Feschuk on the positivity of the NFL Draft

Illustration by Jason Schneider

The NFL Draft can’t guarantee intrigue—just pomp and positivity. Loads and loads of positivity.

Heading into the 2015 NFL Draft, there were a number of pressing questions: Could Tennessee be lured from the No. 2 slot? Would Cleveland draft Johnny Manziel again, just to make a point of it? Would Chip Kelly trade up and down so many times that his only picks would be in next month’s NBA Draft?

Intrigue seemed imminent. Urgently, we were told: “The Bears have Jay Cutler on the table right now!” Though, to be fair, that could have just been for routine maintenance to his charisma suppressors.

Few enterprises do spectacle quite like the NFL. Did you catch the NHL Draft lottery broadcast last month? It consisted of a bald man opening envelopes—because nothing sends fans into a tizzy like oversized novelty stationery. If the NFL had a draft lottery, it would be a three-hour, prime-time event featuring fireworks, cheerleaders, a touching new ballad by Mr. John Legend and a 12-minute Bob Costas essay about how, in the end, aren’t we all really Ping-Pong balls in the lottery of life?

That said, the NFL sometimes overreaches. Outside this year’s draft venue, the league rolled out the “gold carpet” (in reference to the golden anniversary of the Super Bowl). Here was a place for deep and thoughtful conversation…

Reporter to Jim Kelly’s daughter: “Rex Ryan is a very exciting guy! You must be really excited!!” Jim Kelly’s daughter: “So excited!!!” (I mention this particular exchange in case you were wondering what happened to all the exclamation marks in the world.)

It got worse. At one point, an NFL Network correspondent squinted into the distance and shouted: “Finally, someone has arrived!” Later, after yet more idleness, the decision was made to go to a commercial. But wait! Over yonder! Is that a football player or for that matter any living human being with the power of speech approaching? “Hold on, we’re live, I see somebody coming—are we… no? No, we’re still waiting.”

Televised draft coverage demands that an army of experts work together in tandem—and that’s just to subdue Mel Kiper’s hairdo. This year, there were boasts made about “16 draft war-room cameras providing behind-the-scenes access,” which represented a real breakthrough for every NFL fan who enjoys watching people sit in chairs and also sometimes stand up.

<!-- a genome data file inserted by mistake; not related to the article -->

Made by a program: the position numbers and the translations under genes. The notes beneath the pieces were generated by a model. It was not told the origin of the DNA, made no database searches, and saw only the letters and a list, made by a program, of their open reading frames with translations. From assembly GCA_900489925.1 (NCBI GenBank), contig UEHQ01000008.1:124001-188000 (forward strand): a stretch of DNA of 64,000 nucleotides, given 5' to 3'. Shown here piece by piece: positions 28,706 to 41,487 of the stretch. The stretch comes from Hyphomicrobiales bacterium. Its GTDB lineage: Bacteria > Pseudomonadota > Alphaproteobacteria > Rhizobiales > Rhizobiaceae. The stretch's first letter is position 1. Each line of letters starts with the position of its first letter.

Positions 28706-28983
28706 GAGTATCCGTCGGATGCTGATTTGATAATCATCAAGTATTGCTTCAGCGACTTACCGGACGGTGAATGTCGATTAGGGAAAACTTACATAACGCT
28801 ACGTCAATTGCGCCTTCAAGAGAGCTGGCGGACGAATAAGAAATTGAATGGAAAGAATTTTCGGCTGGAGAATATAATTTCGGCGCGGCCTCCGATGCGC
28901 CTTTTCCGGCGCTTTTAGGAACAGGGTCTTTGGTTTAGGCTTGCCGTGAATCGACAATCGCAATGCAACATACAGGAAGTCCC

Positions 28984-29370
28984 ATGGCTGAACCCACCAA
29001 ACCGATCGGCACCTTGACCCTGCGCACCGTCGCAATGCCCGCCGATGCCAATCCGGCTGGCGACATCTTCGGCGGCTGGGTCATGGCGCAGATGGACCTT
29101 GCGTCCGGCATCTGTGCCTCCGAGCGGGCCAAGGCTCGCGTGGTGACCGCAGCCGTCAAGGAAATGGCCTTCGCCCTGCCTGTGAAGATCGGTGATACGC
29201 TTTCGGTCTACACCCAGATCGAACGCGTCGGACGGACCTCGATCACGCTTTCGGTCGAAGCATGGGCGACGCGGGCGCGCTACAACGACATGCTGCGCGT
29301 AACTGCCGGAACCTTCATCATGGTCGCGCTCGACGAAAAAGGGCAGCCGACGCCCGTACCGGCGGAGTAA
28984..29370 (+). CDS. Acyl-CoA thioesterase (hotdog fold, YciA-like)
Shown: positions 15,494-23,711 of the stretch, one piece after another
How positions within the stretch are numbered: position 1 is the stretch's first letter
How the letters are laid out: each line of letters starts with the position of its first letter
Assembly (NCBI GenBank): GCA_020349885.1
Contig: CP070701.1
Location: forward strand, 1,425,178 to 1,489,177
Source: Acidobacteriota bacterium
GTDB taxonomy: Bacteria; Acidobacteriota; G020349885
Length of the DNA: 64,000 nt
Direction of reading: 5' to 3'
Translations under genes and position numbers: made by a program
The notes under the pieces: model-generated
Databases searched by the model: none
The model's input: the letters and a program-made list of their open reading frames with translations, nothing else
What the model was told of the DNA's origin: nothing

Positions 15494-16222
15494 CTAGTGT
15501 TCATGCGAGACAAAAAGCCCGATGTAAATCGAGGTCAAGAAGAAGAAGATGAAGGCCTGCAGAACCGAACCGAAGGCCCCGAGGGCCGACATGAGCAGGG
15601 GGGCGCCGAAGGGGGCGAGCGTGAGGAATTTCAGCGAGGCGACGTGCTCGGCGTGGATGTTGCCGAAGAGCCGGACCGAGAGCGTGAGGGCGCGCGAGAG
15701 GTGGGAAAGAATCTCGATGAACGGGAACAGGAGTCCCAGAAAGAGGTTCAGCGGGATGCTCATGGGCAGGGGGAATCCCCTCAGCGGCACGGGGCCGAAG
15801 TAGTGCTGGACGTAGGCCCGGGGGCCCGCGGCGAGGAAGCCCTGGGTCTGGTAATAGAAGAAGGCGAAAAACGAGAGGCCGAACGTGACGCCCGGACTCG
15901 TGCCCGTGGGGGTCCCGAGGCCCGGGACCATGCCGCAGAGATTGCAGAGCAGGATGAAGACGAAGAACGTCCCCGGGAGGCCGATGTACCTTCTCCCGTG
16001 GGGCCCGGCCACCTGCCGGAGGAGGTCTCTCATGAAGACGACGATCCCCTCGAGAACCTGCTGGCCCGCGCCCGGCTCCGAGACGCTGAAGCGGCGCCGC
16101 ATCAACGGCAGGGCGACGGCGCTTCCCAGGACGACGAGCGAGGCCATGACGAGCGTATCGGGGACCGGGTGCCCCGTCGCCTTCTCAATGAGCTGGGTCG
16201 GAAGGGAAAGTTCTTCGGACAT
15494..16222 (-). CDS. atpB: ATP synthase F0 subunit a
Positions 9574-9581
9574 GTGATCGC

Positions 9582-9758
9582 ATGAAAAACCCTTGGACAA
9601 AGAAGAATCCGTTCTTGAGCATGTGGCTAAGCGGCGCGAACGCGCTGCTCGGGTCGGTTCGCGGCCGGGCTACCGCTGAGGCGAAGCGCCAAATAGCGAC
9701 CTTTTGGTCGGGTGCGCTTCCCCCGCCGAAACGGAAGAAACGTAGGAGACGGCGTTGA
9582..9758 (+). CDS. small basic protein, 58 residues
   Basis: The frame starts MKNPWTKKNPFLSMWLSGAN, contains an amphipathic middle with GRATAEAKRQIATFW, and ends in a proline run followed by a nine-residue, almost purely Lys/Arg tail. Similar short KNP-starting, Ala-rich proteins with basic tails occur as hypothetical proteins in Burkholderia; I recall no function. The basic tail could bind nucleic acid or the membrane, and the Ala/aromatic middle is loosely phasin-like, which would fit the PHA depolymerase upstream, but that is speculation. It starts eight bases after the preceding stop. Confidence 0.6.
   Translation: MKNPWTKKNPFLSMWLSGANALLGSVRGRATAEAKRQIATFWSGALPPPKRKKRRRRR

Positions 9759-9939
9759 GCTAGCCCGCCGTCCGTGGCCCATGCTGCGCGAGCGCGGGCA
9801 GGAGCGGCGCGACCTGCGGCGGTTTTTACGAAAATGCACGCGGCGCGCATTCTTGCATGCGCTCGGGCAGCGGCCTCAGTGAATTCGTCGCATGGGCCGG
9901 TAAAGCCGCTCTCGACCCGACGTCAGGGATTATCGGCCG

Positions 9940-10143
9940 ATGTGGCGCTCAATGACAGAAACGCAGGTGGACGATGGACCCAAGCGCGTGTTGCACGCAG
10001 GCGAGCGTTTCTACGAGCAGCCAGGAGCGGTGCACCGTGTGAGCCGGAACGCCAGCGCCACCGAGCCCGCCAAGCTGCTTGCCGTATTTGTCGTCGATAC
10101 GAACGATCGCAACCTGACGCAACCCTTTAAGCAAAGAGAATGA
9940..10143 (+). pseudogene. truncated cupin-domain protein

But some things never change, like the absence of pessimism. Everyone and everything is awesome at the draft—it’s the Super Bowl of thinking you’ve got a shot to go to the Super Bowl. The strangest compliment of the first round? “He will not shy away from the bright lights of Tampa,” analyst Mike Mayock said of No. 1 pick Jameis Winston. Ah, yes, the searing glare of fame in West Florida! One wonders: What athlete could endure the stress of playing for a chronically inept franchise in the nation’s 14th-largest media market?

Later, a reporter began an interview with Winston by handing the QB “a special NFL Draft football, monogrammed with your name on it, so congratulations.” Is this a thing now? Are reporters required to bring a gift to interviews? I guess if David Amber wants a word at the intermission with Ryan Getzlaf, he’d best stock up on Drakkar Noir and After Eights.

This awkward gift moment was worth it, though, because it allowed the reporter to ask Winston the hard-hitting question on everyone’s mind: “How special was it for you to be here?” Turns out it was pretty special! What a relief to finally have closure on that.

Alas, in the end, the 2015 draft lacked pizzazz. Jerry Jones broke with tradition and failed to almost do something catastrophic. Meanwhile, the Jets and Browns made first-round picks that seemed downright sensible. It was hard to know how to react. Kind of like walking into a Hollywood party to find Lindsay Lohan and Tara Reid at the kitchen table, quietly playing backgammon.

You stare for a moment and go, “Huh. Not what I expected.” And you head home fighting the urge to feel disappointed by it all.

This story originally appeared in Sportsnet magazine. Subscribe here.

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